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The book is an epic tale of a horrific disaster in history. As such, it is difficult, but worthwhile, reading in the extreme. Feb 09, Dirk rated it liked it. As an analysis of an already much discussed battle, Sebag-Montefiore's account is a thoroughly researched and well-detailed beginning-to-end narrative setting forth dates and times and locations of brigades and battalions and divisions, objectives won and lost, and men injured and killed.

Structured in that fashion, from one date to the next, and from one area along the front lines to the one alongside it and then forward, the reading of it begins to mirror the incremental slog of the battle As an analysis of an already much discussed battle, Sebag-Montefiore's account is a thoroughly researched and well-detailed beginning-to-end narrative setting forth dates and times and locations of brigades and battalions and divisions, objectives won and lost, and men injured and killed.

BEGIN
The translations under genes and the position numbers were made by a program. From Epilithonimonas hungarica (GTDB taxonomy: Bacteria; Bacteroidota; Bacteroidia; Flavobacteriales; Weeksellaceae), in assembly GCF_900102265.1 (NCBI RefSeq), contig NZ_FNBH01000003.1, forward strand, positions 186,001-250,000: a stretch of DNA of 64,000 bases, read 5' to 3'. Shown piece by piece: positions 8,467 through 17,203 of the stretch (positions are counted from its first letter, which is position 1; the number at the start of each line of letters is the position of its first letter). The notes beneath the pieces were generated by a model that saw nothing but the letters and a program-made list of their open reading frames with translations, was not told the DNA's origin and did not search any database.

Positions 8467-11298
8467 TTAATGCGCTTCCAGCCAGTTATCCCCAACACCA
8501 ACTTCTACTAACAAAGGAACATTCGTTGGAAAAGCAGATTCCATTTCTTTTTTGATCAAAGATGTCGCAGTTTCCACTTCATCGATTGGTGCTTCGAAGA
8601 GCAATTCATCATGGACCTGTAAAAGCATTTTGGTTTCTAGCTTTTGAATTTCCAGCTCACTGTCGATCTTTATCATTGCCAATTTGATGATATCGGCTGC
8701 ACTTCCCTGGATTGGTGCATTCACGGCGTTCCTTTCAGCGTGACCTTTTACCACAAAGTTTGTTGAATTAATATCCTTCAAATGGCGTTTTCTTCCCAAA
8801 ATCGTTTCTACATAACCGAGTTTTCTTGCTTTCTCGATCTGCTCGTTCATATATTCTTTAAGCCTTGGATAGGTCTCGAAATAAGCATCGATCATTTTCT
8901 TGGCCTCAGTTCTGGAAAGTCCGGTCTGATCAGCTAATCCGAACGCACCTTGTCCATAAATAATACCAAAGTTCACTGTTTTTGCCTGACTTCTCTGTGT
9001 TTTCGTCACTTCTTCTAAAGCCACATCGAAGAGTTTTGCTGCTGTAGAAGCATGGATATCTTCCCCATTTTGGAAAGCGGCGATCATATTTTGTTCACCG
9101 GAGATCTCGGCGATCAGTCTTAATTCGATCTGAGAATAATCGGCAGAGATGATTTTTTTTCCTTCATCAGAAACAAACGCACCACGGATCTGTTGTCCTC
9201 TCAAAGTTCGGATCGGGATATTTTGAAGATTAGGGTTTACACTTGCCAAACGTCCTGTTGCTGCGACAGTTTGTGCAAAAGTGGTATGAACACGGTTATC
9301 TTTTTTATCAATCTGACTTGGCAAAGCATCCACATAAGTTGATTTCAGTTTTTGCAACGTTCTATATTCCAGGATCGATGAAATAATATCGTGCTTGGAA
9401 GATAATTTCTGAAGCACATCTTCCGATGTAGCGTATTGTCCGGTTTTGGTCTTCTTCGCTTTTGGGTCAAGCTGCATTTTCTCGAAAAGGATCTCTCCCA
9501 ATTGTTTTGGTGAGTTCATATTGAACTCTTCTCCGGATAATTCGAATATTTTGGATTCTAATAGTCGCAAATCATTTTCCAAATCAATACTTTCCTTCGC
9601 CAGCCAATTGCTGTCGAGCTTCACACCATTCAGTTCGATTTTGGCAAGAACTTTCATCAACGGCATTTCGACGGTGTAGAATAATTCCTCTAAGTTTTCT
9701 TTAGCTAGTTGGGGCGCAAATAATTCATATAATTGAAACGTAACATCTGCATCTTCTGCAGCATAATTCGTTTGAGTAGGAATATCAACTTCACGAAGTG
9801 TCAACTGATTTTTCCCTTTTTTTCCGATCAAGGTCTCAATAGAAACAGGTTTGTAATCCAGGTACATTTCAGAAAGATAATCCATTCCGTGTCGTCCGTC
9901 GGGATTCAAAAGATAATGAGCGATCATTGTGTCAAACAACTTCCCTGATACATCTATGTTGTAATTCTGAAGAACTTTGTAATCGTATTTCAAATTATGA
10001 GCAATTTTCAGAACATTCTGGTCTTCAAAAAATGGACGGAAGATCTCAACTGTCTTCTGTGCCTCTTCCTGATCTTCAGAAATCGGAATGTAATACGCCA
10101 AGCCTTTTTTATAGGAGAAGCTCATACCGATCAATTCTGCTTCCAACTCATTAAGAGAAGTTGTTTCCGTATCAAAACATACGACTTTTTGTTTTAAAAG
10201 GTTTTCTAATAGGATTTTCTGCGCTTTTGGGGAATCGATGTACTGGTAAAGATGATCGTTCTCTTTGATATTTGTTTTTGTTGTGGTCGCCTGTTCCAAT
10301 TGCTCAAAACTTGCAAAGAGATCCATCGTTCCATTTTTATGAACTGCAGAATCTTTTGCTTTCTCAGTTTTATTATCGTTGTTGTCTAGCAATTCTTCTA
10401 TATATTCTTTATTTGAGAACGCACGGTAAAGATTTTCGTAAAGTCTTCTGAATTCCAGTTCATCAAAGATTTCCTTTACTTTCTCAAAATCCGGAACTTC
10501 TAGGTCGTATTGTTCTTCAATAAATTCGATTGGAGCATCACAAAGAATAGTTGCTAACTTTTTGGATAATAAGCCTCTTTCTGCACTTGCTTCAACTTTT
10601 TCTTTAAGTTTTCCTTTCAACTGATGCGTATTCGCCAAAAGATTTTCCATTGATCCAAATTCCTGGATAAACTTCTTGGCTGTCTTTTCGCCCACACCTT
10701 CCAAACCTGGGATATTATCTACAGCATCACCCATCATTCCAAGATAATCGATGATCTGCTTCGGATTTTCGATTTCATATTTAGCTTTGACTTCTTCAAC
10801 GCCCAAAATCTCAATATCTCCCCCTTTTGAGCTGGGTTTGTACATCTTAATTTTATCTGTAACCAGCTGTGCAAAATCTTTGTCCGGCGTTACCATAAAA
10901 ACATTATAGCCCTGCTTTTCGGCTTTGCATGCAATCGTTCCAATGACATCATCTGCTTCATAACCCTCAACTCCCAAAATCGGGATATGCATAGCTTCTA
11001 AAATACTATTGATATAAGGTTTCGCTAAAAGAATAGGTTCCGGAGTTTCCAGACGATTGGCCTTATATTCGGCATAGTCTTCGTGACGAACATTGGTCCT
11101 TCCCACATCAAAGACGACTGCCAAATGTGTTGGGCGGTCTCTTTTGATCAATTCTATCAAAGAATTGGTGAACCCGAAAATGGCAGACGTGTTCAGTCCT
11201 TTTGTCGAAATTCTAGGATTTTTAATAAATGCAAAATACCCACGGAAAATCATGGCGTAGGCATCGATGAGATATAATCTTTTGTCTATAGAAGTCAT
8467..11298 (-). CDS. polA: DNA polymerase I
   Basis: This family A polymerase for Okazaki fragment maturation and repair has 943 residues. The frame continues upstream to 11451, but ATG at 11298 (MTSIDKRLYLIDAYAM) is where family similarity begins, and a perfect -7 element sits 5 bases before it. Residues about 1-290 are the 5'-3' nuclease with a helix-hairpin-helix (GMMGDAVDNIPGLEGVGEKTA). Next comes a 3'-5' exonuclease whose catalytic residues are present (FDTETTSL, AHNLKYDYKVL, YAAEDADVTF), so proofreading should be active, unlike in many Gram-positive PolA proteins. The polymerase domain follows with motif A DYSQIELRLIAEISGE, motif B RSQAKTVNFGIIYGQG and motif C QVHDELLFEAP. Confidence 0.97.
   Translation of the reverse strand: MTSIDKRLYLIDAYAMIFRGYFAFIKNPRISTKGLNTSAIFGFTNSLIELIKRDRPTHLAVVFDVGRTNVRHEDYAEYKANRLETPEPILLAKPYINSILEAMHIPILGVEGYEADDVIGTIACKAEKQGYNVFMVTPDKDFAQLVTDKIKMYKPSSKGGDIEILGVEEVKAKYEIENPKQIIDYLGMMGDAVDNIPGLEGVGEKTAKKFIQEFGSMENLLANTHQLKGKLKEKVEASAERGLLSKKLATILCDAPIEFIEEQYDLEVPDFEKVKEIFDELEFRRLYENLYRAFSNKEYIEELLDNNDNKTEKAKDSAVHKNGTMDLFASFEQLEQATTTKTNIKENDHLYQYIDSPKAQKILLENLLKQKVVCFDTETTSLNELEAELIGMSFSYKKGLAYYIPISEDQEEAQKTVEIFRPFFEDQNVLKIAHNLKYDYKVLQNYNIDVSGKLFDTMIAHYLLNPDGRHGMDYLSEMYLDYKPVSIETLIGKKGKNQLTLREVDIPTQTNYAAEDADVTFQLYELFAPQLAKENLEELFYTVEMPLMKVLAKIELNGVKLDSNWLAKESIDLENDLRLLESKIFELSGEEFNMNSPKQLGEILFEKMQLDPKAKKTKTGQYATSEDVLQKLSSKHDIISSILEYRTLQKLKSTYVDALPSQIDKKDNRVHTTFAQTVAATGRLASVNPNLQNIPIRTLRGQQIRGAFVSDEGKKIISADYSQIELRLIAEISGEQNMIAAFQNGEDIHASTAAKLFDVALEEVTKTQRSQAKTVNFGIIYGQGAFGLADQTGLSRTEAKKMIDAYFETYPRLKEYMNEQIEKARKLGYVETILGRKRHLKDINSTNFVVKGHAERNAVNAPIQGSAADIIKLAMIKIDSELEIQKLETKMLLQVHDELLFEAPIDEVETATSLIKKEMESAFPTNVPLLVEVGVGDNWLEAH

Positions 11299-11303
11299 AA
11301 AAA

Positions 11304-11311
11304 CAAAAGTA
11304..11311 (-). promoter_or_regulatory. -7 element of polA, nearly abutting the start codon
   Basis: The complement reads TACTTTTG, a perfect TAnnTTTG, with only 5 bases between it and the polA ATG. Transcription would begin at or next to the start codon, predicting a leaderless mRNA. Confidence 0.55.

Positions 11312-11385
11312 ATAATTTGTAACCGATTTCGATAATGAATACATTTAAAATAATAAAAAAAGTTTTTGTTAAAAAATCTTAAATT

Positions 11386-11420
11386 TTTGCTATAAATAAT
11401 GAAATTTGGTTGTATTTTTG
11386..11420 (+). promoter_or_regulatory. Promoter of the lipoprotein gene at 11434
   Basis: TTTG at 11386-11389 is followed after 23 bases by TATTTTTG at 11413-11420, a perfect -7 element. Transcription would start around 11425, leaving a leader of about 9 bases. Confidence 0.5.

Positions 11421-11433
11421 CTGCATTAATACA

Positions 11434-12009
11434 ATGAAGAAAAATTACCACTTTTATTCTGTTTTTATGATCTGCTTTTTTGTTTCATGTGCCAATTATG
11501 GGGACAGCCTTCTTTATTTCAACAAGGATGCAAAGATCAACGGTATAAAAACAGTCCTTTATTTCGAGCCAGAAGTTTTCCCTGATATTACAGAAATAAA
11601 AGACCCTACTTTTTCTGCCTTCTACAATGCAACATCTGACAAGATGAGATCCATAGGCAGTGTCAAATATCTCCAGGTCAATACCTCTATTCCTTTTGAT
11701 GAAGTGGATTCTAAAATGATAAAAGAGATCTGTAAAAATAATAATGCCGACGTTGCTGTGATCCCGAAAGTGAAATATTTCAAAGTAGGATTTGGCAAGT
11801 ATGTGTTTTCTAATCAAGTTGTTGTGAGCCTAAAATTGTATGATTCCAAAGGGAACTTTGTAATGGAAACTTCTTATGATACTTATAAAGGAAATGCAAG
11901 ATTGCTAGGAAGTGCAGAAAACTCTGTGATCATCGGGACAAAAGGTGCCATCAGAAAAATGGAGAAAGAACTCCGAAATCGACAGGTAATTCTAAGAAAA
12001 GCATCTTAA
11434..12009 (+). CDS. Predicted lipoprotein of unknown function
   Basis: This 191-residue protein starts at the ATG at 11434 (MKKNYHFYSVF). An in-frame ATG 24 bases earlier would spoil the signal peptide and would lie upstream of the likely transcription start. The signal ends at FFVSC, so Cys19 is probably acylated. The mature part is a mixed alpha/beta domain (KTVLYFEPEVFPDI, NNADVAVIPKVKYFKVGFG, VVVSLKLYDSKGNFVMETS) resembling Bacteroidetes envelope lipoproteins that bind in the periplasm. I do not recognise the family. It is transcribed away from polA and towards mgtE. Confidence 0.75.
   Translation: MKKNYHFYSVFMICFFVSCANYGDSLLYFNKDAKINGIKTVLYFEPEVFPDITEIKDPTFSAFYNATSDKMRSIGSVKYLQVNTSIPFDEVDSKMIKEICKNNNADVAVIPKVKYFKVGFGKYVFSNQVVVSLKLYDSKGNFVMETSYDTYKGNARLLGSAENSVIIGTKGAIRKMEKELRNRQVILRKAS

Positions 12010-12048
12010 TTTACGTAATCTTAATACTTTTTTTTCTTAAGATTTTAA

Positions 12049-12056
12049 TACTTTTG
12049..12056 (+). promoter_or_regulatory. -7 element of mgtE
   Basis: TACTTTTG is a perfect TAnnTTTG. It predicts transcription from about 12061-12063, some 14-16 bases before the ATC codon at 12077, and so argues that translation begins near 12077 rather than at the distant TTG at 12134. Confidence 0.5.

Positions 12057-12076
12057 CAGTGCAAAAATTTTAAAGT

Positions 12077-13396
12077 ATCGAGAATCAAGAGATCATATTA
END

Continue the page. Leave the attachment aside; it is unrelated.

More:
Structured in that fashion, from one date to the next, and from one area along the front lines to the one alongside it and then forward, the reading of it begins to mirror the incremental slog of the battle itself. My three-star rating represents an average of two scores: two stars for the author's rigorous plodding through minutiae and four stars for the vivid and oftentimes heartbreaking accounts of the diarists and letter writers who recorded their in-the-trenches impressions of the battle as it occurred, which are all the more poignant for the many instances in which their remembrances survived while they did not.